Group Spectives: Closing conference sessions that provide time for attendees to collectively take stock, reflecting on where they started, the path traveled, and the journey yet to come.
Guided Discussions: Guided small discussion groups used regularly during a session to expose different answers, viewpoints, and levels of understanding and create multiple simultaneous rich customized learning environments in the room.
Hand/Stand Voting: In hand voting, participants raise their hands to indicate their answer to a question with two or more possible answers. Stand voting replaces hand raising with standing.
Human Graphs: See Human Spectrograms.
Human Spectrograms: Also known as body voting, continuum voting, and human graphs. A form of public voting that has participants move in the room to a place that represents their answer to a question. Human spectrograms can be categorized as one-dimensional, two-dimensional, or state-change.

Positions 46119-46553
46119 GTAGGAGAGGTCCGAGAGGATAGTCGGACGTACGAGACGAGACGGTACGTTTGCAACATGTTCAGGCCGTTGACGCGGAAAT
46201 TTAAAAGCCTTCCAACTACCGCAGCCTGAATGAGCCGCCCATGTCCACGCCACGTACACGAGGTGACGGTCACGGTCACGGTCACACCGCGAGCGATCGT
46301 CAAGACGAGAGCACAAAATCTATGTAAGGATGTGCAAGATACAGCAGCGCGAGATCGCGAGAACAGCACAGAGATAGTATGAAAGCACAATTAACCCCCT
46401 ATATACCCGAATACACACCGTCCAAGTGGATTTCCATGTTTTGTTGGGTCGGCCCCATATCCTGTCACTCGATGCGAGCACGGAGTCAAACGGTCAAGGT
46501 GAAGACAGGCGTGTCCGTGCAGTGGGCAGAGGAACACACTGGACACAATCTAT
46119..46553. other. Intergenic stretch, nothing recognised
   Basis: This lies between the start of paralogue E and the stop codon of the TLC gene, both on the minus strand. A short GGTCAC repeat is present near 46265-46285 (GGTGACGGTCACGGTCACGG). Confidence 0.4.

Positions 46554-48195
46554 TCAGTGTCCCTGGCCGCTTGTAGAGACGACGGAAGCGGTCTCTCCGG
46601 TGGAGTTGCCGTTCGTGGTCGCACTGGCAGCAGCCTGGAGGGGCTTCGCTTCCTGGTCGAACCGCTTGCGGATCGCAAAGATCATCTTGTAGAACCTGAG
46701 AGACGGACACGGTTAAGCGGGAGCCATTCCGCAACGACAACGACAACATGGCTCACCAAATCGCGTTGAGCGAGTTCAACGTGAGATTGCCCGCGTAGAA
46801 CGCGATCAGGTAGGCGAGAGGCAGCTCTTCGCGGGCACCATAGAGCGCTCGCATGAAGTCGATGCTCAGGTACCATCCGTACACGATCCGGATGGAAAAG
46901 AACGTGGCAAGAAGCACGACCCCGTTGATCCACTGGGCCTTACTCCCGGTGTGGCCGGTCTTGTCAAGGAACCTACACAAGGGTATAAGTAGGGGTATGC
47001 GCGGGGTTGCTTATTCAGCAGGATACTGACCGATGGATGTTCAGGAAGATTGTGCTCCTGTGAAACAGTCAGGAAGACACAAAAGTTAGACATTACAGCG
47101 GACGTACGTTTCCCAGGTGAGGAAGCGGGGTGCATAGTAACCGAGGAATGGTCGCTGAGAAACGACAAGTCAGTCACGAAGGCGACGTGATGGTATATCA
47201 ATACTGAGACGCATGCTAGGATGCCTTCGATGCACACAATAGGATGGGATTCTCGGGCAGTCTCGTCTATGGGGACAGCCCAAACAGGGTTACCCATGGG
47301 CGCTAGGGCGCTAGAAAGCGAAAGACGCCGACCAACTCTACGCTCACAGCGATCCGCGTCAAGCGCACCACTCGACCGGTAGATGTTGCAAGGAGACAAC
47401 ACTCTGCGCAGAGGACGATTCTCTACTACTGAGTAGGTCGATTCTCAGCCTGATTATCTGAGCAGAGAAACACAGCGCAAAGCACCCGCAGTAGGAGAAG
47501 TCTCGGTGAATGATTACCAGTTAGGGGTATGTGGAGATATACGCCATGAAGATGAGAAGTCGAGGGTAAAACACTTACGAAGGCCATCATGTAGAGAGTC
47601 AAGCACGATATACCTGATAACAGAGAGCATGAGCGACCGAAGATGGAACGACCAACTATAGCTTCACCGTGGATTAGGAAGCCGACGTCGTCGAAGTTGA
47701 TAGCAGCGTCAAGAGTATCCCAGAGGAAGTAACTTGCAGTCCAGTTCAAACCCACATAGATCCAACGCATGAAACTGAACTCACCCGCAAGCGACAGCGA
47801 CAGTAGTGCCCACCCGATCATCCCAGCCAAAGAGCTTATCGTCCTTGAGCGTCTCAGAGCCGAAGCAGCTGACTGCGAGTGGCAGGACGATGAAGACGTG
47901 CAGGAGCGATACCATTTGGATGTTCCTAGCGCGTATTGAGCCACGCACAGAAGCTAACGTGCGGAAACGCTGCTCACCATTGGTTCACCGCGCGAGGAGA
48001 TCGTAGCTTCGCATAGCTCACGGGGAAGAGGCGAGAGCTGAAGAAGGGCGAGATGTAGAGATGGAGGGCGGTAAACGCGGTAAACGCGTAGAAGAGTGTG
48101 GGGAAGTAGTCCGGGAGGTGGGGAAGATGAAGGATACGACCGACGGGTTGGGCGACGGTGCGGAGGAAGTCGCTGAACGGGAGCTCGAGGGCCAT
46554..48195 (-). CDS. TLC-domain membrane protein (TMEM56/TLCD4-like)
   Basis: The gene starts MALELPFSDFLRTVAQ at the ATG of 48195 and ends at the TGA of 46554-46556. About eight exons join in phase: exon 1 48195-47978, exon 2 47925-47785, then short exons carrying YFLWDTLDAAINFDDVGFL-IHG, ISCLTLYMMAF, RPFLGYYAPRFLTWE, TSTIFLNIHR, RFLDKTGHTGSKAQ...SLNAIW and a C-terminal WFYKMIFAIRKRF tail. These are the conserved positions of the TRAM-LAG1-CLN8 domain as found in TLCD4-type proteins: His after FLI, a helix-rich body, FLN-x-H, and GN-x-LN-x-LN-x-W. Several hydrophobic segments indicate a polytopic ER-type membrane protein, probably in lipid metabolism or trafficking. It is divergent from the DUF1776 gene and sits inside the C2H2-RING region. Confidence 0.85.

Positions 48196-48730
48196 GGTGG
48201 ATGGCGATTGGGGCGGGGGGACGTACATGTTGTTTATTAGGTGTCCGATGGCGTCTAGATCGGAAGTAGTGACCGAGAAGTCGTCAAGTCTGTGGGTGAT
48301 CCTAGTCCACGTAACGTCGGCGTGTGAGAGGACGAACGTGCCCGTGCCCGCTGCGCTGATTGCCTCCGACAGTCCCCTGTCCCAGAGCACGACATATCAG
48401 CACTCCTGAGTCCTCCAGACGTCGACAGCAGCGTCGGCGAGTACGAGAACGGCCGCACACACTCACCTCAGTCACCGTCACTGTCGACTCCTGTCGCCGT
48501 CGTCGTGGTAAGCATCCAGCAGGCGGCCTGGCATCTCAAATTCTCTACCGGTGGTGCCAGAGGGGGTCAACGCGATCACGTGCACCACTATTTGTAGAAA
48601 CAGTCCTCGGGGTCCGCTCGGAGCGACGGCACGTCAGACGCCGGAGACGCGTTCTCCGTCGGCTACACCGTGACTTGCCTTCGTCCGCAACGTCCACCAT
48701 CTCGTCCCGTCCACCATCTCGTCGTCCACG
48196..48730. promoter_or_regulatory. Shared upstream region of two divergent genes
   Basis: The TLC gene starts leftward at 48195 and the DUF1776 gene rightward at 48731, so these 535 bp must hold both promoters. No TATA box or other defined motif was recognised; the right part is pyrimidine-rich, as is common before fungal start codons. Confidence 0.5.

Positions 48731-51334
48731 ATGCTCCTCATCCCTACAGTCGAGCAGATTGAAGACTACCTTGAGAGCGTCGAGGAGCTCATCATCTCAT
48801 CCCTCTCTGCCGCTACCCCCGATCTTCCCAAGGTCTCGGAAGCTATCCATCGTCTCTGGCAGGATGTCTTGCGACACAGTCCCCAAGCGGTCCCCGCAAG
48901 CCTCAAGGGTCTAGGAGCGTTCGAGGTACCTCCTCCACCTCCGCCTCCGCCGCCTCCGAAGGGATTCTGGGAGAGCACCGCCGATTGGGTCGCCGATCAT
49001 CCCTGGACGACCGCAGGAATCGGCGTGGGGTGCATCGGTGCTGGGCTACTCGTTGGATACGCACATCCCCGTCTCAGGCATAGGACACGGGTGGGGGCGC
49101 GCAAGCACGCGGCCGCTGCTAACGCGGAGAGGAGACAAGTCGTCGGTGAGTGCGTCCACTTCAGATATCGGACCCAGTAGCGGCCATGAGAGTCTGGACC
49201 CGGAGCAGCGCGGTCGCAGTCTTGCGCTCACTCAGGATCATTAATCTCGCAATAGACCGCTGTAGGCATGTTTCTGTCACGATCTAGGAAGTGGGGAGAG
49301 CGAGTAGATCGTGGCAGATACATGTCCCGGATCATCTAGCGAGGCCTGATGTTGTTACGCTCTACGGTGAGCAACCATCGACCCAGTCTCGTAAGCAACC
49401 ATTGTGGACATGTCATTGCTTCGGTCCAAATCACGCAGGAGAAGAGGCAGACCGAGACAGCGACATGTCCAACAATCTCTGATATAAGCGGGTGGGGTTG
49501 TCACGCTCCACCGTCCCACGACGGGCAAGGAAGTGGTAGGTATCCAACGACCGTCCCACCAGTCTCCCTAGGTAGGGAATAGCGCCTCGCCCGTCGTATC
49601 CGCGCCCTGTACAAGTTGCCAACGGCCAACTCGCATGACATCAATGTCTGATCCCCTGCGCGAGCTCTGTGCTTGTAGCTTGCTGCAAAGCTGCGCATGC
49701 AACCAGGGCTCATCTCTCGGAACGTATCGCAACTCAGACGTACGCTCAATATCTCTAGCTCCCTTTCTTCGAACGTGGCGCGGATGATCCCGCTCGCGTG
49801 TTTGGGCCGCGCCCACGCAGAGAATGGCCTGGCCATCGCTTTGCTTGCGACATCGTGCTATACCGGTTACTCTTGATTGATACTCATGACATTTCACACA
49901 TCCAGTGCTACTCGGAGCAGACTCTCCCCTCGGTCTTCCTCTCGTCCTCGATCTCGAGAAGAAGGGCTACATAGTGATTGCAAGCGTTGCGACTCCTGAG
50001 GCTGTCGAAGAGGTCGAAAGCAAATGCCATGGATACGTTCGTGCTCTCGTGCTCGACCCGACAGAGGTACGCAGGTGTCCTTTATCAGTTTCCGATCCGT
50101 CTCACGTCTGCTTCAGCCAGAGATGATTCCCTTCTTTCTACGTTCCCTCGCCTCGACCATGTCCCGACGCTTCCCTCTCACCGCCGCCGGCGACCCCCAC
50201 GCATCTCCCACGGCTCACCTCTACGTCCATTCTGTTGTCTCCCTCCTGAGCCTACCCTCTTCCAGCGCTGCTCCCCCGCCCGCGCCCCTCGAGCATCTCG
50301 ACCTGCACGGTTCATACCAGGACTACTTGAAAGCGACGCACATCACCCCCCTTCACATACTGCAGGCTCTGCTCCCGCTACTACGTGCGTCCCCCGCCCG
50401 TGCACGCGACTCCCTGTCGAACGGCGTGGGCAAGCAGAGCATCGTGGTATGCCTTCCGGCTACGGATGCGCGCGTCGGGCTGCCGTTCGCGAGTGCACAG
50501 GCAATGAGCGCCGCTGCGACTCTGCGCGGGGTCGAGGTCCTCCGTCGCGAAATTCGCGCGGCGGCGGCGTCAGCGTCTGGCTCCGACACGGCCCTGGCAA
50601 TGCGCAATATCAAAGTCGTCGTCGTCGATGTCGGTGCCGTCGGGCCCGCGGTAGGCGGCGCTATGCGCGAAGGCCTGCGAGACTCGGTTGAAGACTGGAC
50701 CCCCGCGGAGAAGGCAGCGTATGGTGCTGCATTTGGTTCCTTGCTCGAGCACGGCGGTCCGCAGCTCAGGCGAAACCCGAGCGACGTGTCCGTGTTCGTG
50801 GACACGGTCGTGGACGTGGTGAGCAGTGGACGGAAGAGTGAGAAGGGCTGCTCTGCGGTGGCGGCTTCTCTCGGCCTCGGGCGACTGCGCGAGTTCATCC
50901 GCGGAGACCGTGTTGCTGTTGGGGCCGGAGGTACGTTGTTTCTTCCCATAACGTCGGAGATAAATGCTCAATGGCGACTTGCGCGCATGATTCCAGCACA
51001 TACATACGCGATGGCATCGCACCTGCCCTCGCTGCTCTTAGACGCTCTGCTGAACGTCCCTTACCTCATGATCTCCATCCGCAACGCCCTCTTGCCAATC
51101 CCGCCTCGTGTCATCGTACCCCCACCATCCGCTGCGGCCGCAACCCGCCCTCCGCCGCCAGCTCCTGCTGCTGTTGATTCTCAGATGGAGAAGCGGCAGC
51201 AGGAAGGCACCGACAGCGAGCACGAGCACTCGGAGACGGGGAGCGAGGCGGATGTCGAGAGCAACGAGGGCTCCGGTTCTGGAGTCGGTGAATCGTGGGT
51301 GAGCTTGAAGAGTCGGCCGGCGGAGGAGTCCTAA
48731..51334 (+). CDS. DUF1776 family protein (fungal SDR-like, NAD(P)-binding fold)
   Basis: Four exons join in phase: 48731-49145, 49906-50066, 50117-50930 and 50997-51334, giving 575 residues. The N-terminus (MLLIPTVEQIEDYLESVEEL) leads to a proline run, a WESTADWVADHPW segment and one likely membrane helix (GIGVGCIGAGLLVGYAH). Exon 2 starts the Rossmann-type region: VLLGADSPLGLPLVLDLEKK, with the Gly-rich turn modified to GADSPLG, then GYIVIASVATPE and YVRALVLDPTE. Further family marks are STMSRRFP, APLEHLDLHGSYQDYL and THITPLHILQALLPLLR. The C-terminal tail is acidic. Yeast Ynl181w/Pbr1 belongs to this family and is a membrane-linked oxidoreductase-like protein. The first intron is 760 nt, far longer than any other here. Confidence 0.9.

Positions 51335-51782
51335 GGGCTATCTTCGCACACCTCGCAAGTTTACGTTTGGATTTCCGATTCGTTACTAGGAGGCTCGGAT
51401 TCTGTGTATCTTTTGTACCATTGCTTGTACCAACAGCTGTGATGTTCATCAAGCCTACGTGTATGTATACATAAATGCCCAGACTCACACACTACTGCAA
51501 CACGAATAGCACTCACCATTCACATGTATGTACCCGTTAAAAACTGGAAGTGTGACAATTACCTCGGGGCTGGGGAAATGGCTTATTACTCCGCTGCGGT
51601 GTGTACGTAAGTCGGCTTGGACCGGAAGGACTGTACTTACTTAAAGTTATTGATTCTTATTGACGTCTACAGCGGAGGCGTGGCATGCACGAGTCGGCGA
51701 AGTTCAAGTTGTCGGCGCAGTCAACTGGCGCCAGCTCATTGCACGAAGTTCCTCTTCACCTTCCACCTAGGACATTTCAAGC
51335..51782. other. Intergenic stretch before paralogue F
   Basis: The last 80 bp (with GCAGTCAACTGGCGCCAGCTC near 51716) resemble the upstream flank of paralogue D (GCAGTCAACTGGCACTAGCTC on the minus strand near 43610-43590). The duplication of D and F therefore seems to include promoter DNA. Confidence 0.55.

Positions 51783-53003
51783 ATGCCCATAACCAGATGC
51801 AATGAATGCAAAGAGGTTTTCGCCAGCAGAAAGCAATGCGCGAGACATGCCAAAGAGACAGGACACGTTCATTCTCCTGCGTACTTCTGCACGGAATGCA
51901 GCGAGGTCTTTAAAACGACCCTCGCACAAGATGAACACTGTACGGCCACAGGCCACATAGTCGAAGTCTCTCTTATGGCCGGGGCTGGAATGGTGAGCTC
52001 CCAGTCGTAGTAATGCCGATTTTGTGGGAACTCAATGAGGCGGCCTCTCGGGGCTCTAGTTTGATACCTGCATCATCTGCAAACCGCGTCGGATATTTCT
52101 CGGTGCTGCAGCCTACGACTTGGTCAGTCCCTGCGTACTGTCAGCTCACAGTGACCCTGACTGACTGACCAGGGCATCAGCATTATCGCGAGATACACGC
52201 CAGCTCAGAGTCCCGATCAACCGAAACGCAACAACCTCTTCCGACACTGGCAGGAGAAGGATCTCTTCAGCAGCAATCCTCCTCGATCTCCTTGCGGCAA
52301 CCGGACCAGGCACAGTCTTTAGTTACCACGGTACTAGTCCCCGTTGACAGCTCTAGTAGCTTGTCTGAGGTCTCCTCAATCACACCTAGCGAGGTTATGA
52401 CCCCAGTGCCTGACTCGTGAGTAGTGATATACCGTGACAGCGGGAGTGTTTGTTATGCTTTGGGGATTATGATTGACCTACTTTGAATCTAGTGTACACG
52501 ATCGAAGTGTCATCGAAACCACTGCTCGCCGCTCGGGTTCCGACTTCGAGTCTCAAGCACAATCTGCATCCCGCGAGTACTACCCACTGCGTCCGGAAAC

One-dimensional Human Spectrograms: Human Spectrograms where participants position themselves along a line in a room to portray their level of agreement/disagreement with a statement or a numeric response (e.g. the number of years they’ve been in their current profession.)
Open Space: Open Space is a simple method for participants to create their own meetings.
Openers: Participation techniques that are especially useful during the early stages of a group’s time together.
Pair Share: Develops and reinforces learning via discussion of a topic or question with a partner during a session.
Participatory Voting: Any form of voting that provides public information about viewpoints in the room and paves the way for further discussion